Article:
J. N. D. Kelly was principal of St. Edmund Hall, Oxford, from 1951 to 1979. One of the foremost patristic scholars after World War II, he wrote and edited a number of works now considered classics: Early Christian Creeds (1950), Jerome (1975), Oxford Dictionary of the Popes (1986), and Golden Mouth: The Story of John Chrysostom (1995). Kelly was known for his capacity to synthesize huge qualities of primary material. He was remarkably objective in his writing, and his ways of categorizing early Christian thought have become standard.
In Early Christian Doctrines, Kelly arranges the first five centuries of Christian doctrines in loose chronological patterns. The chapters (in sequence) cover the following topics: four chapters on background (Judaism, Roman religion, philosophy, Gnosticism), followed by chapters on tradition, scripture (methods of exegesis), Trinity, Christology, human redemption, ideas of the Church, the Council of Nicaea, Homoousion (the word used by the Council of Nicaea to describe Christ’s divinity), the Fall and divine grace, soteriology, ecclesiology, Sacraments, and an epilogue (in which he addresses the virtue of hope, Mary, and the saints). Each chapter is footnoted, with a bibliography of primary and modern works at the end of every chapter. A bibliography was added to the 1975 edition.
Kelly describes the main lines of development of Christian doctrine, stressing that Christian theology contained an inherent logic that followed from its starting point: Jesus as both God and man. Once it is asserted—in scripture and by the earliest Christians—that Christ is God and that God is one, believers cried out for an explanation. Thus the first thinkers were not idle philosophers who enjoyed spinning out theories for their own sake; they were logic-bound to clarify exactly what was meant by Christ the God-man and the unity of God (from the Jewish tradition). These writers, often bishops, were thus not free to speculate on all manner of questions; they were restricted by the twin source of revelation: scripture and tradition.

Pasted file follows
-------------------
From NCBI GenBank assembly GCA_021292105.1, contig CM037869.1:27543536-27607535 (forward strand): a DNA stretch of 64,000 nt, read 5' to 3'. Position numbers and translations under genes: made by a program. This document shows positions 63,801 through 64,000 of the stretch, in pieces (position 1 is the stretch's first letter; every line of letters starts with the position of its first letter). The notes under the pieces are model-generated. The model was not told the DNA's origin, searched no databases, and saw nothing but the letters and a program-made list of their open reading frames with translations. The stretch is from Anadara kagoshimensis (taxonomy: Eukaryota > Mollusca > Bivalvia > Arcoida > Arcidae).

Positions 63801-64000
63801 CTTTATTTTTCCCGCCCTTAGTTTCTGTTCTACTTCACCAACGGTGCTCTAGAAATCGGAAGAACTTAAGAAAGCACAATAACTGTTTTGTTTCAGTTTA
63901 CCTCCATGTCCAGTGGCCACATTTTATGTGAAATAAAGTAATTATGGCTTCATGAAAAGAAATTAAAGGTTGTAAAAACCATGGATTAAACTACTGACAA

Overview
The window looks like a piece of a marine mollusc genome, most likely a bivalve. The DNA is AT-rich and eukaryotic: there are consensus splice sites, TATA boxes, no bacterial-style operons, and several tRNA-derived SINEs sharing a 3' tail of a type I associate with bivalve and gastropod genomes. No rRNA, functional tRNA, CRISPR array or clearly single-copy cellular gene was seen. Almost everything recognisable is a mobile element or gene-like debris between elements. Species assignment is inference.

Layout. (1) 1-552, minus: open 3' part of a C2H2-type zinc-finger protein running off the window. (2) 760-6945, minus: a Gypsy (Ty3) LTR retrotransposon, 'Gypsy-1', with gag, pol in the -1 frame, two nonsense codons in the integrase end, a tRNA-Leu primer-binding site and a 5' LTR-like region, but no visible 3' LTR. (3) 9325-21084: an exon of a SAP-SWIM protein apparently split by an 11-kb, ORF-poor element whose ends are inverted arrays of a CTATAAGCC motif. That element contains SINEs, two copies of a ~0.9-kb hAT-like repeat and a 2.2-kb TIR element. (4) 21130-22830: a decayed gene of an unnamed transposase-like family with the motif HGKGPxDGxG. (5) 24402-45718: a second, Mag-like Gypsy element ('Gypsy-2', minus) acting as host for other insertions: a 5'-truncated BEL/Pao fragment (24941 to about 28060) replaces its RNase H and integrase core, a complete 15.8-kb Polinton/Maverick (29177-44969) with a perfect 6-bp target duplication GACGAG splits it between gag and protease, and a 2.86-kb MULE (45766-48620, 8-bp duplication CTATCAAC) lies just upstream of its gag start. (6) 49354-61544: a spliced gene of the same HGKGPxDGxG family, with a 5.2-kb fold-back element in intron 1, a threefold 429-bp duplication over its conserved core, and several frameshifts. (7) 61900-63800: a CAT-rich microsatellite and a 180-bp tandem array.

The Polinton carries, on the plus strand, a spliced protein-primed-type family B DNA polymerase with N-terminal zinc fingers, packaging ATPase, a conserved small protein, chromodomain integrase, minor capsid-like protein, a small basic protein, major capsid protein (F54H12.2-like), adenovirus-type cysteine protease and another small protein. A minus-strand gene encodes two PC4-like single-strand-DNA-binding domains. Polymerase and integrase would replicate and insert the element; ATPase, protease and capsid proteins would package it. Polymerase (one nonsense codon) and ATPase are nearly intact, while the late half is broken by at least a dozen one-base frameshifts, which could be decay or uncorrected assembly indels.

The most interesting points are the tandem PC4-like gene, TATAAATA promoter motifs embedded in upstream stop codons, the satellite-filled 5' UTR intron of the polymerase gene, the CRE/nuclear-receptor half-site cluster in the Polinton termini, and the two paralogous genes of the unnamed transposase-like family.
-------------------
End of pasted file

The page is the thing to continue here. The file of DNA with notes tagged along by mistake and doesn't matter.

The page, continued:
Structurally the book turns on an East-West axis. Within every chapter the discussion shifts back and forth between the Greek East and the Latin West; this oscillation illustrates both their similarities and, above all, their differences. The methodology works well, because it clarifies the major trends in the Roman Empire. Kelly emphasizes the diverse directions in East and West at any given time. Before the Council of Nicaea, for example, the Latin fathers stressed God’s unity, while their Eastern counterparts preferred a more Origenist and pluralist approach to the hypostases of the...
(The entire section is 1107 words.)